COVID-19 cases in Indiana stand at 11

By RICK CALLAHAN
The Associated Press

INDIANAPOLIS — Five more people in Indiana have been sickened by the coronavirus, including three in the same suburban Indianapolis county, boosting the state's tally of cases to 11, health officials said Wednesday.

Johnson County, just south of Indianapolis, has three presumptive positive cases of COVID-19 — the disease caused by the virus — and north-central Indiana's Howard County has one, the state Department of Health said.

A fifth new case of COVID-19 was announced Wednesday afternoon by health officials in northern Indiana's St. Joseph County — an adult male who is quarantined at his home tested positive for the coronavirus, said Dr. Mark Fox, the county's health officer. He was tested outside a private outpatient clinic in “a drive-through situation," Fox said.

“He came to the parking lot of an outpatient facility and the health care provider, in appropriate personal protective gear, went out to the individual's car and obtained the necessary specimens for testing," Fox said.

The state Department of Health's online dashboard for COVID-19 cases still showed 10 cases statewide as of Wednesday evening based on tests performed by the agency's laboratory, but spokeswoman Jeni O'Malley said it hopes “to expand it in the future to capture tests" that private labs report to the state.

With the exception of Hendricks County, which has two cases, and Johnson County's three cases, Indiana's other counties with COVID-19 — Adams, Boone, Hendricks, Marion and Noble — each have one case. The department said 43 people in Indiana have been tested for the virus, either by that agency or the Centers for Disease Control and Prevention.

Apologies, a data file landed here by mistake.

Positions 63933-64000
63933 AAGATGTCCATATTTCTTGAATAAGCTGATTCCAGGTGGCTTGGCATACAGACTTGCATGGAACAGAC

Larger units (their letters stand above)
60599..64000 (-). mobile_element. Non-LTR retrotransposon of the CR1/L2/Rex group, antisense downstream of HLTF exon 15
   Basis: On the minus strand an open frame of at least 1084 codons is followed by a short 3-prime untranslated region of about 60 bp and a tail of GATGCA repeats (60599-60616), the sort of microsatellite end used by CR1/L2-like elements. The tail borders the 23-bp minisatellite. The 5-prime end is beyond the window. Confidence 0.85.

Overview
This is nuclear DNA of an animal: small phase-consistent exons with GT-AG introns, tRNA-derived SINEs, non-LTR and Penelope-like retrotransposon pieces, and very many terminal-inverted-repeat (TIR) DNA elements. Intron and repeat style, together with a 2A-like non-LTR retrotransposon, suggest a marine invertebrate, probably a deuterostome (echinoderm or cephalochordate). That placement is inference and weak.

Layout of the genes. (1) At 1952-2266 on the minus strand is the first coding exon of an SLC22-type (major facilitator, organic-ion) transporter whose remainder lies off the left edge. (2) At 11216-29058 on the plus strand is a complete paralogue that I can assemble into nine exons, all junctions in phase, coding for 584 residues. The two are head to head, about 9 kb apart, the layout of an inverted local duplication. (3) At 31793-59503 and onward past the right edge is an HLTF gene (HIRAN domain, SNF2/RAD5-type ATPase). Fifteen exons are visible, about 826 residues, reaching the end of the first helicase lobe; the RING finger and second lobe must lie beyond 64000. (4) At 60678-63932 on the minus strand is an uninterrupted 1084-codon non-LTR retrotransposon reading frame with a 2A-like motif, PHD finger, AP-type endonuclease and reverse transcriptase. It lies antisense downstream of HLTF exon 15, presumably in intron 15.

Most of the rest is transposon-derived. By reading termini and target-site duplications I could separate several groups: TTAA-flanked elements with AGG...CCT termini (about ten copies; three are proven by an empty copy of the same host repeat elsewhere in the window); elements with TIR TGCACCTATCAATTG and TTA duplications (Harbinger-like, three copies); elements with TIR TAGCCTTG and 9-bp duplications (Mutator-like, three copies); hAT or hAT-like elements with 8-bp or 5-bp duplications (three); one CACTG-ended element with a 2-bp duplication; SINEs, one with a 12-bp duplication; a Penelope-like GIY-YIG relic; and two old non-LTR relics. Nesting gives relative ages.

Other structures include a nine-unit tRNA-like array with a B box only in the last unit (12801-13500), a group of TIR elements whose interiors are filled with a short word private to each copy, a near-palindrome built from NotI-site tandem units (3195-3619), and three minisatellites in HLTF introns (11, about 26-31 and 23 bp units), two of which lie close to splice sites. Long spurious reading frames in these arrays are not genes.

Indiana will be getting $10.3 million in funding to help its response efforts to COVID-19, the U.S. Department of Health and Human Services announced Wednesday. That funding is coming from an $8.3 billion measure that President Donald Trump signed Friday.

The World Health Organization declared the global outbreak a pandemic on Wednesday.

For most, the virus causes only mild or moderate symptoms, such as fever and a cough. For some, especially older adults and people with existing health problems, it can cause more severe illness, including pneumonia. The vast majority of people recover.

According to the World Health Organization, people with mild illness get better in about two weeks, while those with more severe illness may take three to six weeks to recover. In mainland China, where the virus first exploded, more than 80,000 people have been diagnosed and more than 58,000 have recovered.

Indiana's growing number of cases since the first one was reported last Friday in Marion County prompted Indiana and Purdue universities to announce Tuesday the suspension of classes on all campuses following spring break. The campuses will be open, however, and students will have the option to return to campus or not.

The University of Notre Dame followed suit Wednesday, suspending classes on the South Bend campus starting March 23 through at least April 13. The school, which is currently on spring break, also canceled all classes for next week to allow faculty to adjust to online instruction.

Health officials in Marion County, home of Indianapolis, on Wednesday urged seniors with chronic medical ailments such as heart disease, diabetes and lung disease to reconsider before attending any large public gatherings, including sporting events and festivals.

Indiana's presumptive positive cases of COVID-19 include an elementary school student in the Hendricks County community of Avon, just west of Indianapolis. The school district has cancelled classes and all related activities until April 6.




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